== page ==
Home health care, the fastest growing Medicare service, provides care for persons in their homes, but not on a 24-hour basis. Most in-home care is provided informally by family, friends, and other non-paid caregivers (which can exact financial and emotional tolls).

In 1996 average annual cost of nursing home care was between $36,000 and $50,000. Nursing home financing can come in three forms:

Patients and/or families pay for care themselves.
For those elderly who are poor Medicaid will pay. Elderly before the Medicaid impoverishment act (1988) had to deplete their assets; today they can keep more of their assets.
Private insurance is increasing being sold to older persons for long-term care (today about 3%). Long-term insurance is purchased to protect assets (i.e., $50,000).
Another type of program involves the elderly purchasing apartments in senior citizens facilities and paying a fixed amount for upkeep and maintenance. At death the property reverts back to the facility.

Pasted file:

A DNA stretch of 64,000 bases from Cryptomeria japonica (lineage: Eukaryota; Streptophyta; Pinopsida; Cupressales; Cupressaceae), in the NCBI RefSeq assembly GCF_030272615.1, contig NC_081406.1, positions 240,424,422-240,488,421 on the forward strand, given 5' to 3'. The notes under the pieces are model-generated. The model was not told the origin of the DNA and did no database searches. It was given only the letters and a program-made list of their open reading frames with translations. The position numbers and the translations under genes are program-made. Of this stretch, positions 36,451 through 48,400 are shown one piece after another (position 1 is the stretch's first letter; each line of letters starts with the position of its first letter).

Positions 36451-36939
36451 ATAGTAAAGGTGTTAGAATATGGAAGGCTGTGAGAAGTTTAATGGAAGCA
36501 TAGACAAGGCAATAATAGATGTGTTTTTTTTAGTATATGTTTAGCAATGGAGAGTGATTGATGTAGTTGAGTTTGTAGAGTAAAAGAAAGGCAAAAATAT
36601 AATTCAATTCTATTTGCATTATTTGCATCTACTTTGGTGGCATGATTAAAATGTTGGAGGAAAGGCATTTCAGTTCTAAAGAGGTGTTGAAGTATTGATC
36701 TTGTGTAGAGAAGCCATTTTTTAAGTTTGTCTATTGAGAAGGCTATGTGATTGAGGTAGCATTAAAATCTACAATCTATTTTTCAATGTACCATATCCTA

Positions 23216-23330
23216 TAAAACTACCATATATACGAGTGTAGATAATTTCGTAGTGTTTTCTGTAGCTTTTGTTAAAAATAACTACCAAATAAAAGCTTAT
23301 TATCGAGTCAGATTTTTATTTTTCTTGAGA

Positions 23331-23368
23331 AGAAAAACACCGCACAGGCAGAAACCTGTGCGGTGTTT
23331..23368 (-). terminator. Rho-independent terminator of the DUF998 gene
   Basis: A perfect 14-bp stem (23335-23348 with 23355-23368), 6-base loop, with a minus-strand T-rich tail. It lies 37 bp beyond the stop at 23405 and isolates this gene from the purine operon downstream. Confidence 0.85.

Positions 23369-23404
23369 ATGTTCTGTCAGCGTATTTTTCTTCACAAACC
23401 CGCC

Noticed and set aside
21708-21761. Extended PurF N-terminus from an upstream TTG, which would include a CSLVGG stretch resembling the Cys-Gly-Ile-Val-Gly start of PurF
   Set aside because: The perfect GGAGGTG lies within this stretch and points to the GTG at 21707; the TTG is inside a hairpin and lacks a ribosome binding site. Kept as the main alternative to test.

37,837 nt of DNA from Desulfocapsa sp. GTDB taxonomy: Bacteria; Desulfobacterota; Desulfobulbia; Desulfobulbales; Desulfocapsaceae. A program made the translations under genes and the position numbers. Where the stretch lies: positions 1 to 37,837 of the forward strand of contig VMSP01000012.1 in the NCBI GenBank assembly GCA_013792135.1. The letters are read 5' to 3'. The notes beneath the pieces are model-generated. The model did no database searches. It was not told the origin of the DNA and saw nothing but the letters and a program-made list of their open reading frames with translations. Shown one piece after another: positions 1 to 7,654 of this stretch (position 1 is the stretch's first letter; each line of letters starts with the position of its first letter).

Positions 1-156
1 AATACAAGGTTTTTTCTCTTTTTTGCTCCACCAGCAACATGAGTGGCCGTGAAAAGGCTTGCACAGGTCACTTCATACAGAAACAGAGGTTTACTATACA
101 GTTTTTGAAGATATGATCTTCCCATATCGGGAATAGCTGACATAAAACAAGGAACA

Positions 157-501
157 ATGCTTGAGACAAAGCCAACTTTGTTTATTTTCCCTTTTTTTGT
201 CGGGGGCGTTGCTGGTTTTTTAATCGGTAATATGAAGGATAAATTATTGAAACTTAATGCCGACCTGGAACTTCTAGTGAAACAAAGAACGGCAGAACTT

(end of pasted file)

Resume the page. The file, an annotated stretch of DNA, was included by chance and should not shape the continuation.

In 1994 about 1/4 of the elderly (7.3 million) needed at least
some assistance with daily living needs. 3/4 were living in the
community and the rest in nursing homes.

The greatest need is among those 85 and older who are the fastest growing segments of the older population. By 2020, 10 to 14 million may need care and by 2060 the numbers could be 14 to 24 million.

Nearly 3/4 of public long-term care expenditures go to nursing home care. More could be done to promote in-home care (i.e., tax deductions for caregivers).

The National Health Care Bill

Why is the United States first in per capita expenditure, first in percent of GDP (Gross Domestic Product), and has only 46% (last) of population receiving publicly mandated hospital insurance among 14 industrial nations?

Factors that have contributed to the escalation of medical costs: